Projects per year
The past decade has seen several critical advances in our understanding of hypothalamic-pituitary-adrenal (HPA) axis regulation. Homeostatic physiological circuits need to integrate multiple internal and external stimuli and provide a dynamic output appropriate for the response parameters of their target tissues. The HPA axis is an example of such a homeostatic system. Recent studies have shown that circadian rhythmicity of the major output of this system - the adrenal glucocorticoid hormones corticosterone in rodent and predominately cortisol in man - is comprised of varying amplitude pulses that exist due to a sub-hypothalamic pulse generator. Oscillating endogenous glucocorticoid signals interact with regulatory systems within individual parts of the axis including the adrenal gland itself, where a regulatory network can further modify the pulsatile release of hormone. The HPA axis output is in the form of a dynamic oscillating glucocorticoid signal that needs to be decoded at the cellular level. If the pulsatile signal is abolished by the administration of a long-acting synthetic glucocorticoid, the resulting disruption in physiological regulation has the potential to negatively impact many glucocorticoid-dependent bodily systems. Even subtle alterations to the dynamics of the system, during chronic stress or certain disease states, can potentially result in changes in functional output of multiple cells and tissues throughout the body, altering metabolic processes, behaviour, affective state and cognitive function in susceptible individuals. The recent development of a novel chronotherapy, which can deliver both circadian and ultradian patterns, provides great promise for patients on glucocorticoid treatment.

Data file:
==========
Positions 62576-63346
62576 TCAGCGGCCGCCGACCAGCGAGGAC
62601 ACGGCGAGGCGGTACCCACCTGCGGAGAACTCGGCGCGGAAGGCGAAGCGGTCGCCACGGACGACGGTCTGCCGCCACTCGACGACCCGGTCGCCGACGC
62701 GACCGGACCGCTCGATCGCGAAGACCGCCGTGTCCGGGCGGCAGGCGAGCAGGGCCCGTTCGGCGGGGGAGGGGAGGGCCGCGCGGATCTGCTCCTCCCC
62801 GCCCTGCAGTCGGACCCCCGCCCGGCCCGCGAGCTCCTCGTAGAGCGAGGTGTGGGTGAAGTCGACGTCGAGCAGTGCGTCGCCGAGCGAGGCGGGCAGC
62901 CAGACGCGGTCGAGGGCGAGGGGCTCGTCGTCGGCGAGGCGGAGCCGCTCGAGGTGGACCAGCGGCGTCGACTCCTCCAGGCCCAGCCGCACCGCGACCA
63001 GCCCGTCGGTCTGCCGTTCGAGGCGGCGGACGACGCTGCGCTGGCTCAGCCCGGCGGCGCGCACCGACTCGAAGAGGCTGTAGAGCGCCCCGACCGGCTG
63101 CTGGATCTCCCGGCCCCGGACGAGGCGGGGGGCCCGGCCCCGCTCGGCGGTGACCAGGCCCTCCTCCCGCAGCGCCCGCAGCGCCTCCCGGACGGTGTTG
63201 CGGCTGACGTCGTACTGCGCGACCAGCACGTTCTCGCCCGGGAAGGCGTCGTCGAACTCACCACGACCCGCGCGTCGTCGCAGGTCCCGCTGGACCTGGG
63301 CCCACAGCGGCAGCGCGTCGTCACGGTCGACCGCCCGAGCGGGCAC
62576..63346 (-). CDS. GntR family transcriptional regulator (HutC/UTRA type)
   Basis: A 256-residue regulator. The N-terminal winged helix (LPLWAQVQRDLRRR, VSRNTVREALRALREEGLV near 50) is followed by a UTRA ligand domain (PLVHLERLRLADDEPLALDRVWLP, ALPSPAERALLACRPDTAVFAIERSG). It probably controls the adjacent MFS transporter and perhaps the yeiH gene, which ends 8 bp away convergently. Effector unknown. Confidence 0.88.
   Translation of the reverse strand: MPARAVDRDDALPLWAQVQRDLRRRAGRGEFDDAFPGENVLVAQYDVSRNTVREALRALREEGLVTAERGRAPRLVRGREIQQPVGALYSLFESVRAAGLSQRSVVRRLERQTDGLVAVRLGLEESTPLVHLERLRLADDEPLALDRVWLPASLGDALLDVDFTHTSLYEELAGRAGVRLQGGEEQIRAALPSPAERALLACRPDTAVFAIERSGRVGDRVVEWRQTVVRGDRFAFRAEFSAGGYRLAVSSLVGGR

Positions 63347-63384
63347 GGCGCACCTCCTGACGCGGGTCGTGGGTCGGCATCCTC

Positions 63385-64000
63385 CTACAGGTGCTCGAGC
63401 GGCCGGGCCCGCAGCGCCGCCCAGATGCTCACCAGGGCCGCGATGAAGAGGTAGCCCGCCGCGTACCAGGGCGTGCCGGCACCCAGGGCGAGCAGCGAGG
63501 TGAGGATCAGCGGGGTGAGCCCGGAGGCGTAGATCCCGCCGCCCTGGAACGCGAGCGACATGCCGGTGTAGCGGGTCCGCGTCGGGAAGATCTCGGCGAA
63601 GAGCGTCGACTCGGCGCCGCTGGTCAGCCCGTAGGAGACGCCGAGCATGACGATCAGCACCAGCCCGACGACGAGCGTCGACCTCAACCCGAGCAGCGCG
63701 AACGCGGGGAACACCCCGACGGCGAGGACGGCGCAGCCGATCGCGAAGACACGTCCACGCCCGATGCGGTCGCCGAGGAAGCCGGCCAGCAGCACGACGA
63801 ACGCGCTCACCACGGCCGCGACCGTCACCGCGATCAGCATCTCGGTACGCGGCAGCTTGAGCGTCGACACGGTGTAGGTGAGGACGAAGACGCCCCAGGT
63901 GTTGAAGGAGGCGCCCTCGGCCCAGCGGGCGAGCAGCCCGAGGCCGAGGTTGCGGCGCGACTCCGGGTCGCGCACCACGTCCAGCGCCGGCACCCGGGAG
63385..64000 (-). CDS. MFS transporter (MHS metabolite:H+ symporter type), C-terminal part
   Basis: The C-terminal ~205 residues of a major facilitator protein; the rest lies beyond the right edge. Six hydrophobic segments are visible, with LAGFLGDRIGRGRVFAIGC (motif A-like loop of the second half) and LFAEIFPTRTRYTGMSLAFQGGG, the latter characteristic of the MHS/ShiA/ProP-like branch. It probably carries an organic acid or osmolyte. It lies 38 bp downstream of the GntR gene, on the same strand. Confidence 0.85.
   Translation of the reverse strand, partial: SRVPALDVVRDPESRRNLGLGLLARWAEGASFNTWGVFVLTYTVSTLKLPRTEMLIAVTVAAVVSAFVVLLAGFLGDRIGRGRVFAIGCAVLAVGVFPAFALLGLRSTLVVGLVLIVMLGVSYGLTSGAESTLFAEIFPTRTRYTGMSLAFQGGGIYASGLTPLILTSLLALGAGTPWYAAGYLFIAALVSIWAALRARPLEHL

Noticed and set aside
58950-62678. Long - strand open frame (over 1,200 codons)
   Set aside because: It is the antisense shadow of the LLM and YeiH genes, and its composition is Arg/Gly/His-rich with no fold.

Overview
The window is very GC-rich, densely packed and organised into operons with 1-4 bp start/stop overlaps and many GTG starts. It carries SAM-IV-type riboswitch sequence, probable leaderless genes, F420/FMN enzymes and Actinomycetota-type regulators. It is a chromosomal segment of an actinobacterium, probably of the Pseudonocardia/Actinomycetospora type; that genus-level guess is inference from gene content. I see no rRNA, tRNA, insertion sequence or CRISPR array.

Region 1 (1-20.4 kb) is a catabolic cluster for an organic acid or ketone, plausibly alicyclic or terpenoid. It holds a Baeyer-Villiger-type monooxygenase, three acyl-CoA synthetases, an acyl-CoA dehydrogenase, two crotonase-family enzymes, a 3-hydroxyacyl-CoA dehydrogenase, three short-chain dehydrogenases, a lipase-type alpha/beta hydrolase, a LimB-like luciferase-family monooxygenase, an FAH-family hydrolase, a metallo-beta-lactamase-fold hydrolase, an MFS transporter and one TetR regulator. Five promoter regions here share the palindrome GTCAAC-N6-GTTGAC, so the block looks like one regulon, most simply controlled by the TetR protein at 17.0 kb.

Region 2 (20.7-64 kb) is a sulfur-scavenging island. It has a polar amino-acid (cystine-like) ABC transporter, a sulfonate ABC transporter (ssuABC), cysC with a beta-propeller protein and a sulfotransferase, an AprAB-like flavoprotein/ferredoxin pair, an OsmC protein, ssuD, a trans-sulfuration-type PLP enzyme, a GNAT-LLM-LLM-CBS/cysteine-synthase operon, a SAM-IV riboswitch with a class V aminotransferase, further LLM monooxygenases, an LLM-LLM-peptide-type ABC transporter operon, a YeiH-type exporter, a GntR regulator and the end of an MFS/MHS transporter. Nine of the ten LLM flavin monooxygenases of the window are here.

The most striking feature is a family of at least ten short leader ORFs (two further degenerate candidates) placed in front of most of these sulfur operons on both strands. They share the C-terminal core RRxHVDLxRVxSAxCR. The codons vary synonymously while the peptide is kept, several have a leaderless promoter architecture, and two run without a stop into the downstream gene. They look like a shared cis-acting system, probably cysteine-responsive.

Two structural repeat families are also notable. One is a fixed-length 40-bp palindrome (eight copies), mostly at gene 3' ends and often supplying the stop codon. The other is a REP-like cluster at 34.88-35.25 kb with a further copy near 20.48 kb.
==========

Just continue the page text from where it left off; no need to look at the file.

- HPA axis